This past February, Team Canada embarked on a warm weather training camp to the United Arab Emirates (UAE), where we were fully immersed in a very unique culture. Each year, winter cripples the Canadian national whitewater slalom team, as we are not able to paddle on whitewater when the temperatures drop to below freezing. Wadi, which in the Arabic language can be translated into valley or dry riverbed, is a desert water paradise consisting of a whitewater kayaking, canoeing and rafting course, an artificial surf wave, a zip line and a ropes course. It was constructed in 2012 and has quickly become of one the top training sites for international whitewater slalom athletes.
The combination of continuous whitewater, warm weather and easy access to the river made it one of the best places I have ever trained at. It was an amazing experience for me as I was able to observe how the top paddlers of the world train in their off-season. The living situation was ideal; chalets are equipped with kitchens and three bedrooms that are walking distance from the course. It was like I lived in this cute little village filled with elite athletes!
I can without a doubt say that Wadi Adventure has become the IT winter training site for high performance slalom athletes. I anticipate the Canadian team returning to this paddlers’ haven for many more training camps to come.
We had a very successful training camp and we also had a chance to be apart of the Emirati culture. So what can athletes expect to encounter while training in the United Arab Emirates?
1. Call to Prayer Don’t be alarmed if you are awoken at 6 a.m. to the echo of a male Arabic voice blaring through the streets. About six times a day, all radio stations, local television stations, and mosques synchronize a prayer to be heard by the masses.
2. Hole-in-the-ground toilets The UAE was by far one of the cleanest countries I have ever experienced, but do not be fooled. They still have some quirks that were hard to warm up to. Although a bathroom faculty is very tidy and clean I would always be surprised when I entered a stall to find a metal hole to squat over.
3. Camel Racing In western culture we enjoy watching a good horse race, but in the UAE it’s camel racing. There were several camel races surrounding major cites such as Dubai and Abu Dhabi. The camels are ridden by robots.
4. Cover Up In urban settings despite the temperatures consistently remaining in the high 20s, in respect of their culture, I felt more comfortable with almost my entire body covered by clothing, consisting of loose pants and loose t-shirts or long sleeve shirts. Always cover up.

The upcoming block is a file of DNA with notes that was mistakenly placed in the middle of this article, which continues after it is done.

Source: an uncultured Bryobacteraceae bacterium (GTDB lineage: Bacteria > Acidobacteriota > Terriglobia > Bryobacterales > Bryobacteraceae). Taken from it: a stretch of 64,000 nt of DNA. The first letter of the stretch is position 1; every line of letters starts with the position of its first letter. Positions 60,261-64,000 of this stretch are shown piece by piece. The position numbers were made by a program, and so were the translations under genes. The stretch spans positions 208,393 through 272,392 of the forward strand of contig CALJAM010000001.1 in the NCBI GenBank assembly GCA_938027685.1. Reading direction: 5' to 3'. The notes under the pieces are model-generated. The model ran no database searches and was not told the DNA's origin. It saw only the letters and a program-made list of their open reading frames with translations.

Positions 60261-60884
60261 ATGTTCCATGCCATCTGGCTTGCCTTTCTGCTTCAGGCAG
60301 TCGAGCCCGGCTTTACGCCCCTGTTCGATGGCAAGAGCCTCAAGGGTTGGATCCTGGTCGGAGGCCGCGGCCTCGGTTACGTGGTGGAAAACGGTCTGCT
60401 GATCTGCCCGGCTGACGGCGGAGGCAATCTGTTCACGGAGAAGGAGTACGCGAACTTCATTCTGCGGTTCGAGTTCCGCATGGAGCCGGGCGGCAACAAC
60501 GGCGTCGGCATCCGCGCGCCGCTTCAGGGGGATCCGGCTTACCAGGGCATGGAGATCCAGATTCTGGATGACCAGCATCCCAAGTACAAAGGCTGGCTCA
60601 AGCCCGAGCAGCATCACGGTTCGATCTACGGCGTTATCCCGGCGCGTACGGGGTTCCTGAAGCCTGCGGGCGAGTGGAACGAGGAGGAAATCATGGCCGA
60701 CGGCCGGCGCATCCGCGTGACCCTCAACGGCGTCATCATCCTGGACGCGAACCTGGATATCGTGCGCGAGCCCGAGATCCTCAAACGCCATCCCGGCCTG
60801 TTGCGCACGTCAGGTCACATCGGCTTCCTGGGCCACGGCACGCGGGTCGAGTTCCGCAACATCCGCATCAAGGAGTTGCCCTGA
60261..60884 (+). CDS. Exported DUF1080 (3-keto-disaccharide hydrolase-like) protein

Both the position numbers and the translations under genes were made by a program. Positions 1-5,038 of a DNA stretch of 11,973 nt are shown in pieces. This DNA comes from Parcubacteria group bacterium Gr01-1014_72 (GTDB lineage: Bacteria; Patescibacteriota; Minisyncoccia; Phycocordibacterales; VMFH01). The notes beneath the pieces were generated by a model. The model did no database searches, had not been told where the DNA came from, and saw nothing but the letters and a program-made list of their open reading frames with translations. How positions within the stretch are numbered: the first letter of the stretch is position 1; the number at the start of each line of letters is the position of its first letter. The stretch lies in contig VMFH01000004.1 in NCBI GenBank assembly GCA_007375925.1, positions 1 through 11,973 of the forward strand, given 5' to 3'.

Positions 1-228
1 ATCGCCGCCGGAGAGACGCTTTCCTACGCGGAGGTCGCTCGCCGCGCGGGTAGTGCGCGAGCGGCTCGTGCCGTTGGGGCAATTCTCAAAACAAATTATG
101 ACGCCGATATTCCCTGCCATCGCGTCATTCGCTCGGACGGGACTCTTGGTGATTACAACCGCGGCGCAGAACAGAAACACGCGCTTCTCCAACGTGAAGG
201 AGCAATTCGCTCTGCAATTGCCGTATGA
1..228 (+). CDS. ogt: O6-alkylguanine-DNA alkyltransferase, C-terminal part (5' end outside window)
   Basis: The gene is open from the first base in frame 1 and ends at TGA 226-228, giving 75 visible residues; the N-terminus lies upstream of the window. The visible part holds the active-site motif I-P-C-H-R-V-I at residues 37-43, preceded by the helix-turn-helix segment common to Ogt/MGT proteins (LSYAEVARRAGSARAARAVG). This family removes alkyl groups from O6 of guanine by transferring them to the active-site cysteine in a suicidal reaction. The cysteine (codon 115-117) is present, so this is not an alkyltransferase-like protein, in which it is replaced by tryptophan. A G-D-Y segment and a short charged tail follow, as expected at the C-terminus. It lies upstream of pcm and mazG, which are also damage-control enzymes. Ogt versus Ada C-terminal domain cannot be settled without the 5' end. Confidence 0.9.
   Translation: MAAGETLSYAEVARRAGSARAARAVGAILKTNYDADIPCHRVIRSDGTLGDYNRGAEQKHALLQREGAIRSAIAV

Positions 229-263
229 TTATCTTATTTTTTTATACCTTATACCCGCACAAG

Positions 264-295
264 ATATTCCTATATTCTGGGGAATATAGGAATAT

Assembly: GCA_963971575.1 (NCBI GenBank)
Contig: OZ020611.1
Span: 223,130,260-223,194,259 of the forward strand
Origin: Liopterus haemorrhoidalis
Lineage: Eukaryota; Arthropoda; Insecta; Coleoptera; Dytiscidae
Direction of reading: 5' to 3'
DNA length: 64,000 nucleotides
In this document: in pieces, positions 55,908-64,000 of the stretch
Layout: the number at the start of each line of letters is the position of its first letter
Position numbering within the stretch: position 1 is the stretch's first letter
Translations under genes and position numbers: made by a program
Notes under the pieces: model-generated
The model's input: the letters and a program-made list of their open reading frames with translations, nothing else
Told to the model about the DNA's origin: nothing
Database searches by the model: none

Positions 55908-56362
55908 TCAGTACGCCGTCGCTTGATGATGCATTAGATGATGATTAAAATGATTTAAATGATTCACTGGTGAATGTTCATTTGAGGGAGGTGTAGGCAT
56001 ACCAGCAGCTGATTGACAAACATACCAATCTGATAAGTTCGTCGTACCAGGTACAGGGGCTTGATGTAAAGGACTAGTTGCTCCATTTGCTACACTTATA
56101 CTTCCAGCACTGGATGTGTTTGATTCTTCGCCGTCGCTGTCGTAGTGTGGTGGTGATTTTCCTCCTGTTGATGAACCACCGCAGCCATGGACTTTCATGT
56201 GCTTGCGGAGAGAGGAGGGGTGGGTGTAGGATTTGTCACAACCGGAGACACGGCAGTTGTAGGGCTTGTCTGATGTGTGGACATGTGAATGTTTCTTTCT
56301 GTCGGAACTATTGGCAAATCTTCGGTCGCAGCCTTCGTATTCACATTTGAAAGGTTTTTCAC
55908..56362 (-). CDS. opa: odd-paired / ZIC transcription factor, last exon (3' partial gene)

5. The Fast Food Diet They love their fast food. The nutrition habits of the Emirates were evidently very heavily based on KFC, Pizza Hut, and McDonalds. I consistently saw ads about diabetes being a major issue. According to the Middle East Health Mag By 2020, 32 per cent of the adult UAE population (aged 20-79) may have diabetes or pre-diabetes, while other data indicates that the adult UAE population (aged 18 and above) has already reached a diabetes or pre-diabetes rate of 44 per cent.
6. Dates! Dates! Dates! They may eat a lot of fast food, but at least they stay regular with a daily intake of dates. I found every variation of dates you could think: date crackers, chocolate covered dates, date yogurt, date drinks… you name it and they have probably already thought it and manufactured it.
7. Lots of Wealth I have never seen so many Bentleys, Lamborghini's, Mercedes, Range Rovers, and Ferraris in my life! With the economy booming because of the development of oil and gas in the Middle East, the government has decided to give back to the people. Dubai has the tallest building in the world, two of the biggest malls, the only indoor ski area, and man-made islands… enough said.
8. Separation of Women and Men The UAE is a male dominated country. Period.
9. Crazy Driving We were always very alert while driving, as the rules of the road were really every MAN for themselves. Signalling and driving in the painted lines didn’t seem to be the norm. The road consisted of many U-turns, traffic circles, and fast speeds.
10. A side note for Canadians: there are Tim Hortons everywhere, so you can have a little taste of home while on the road.
As an athlete and as a tourist I look forward to returning to this land of stark geographic differences such as km’s of desert sand and astonishing architecture. The opportunity to paddle in warm water and to immerse myself in a different culture allowed me as an athlete to push my physical, emotional, and cultural perspectives.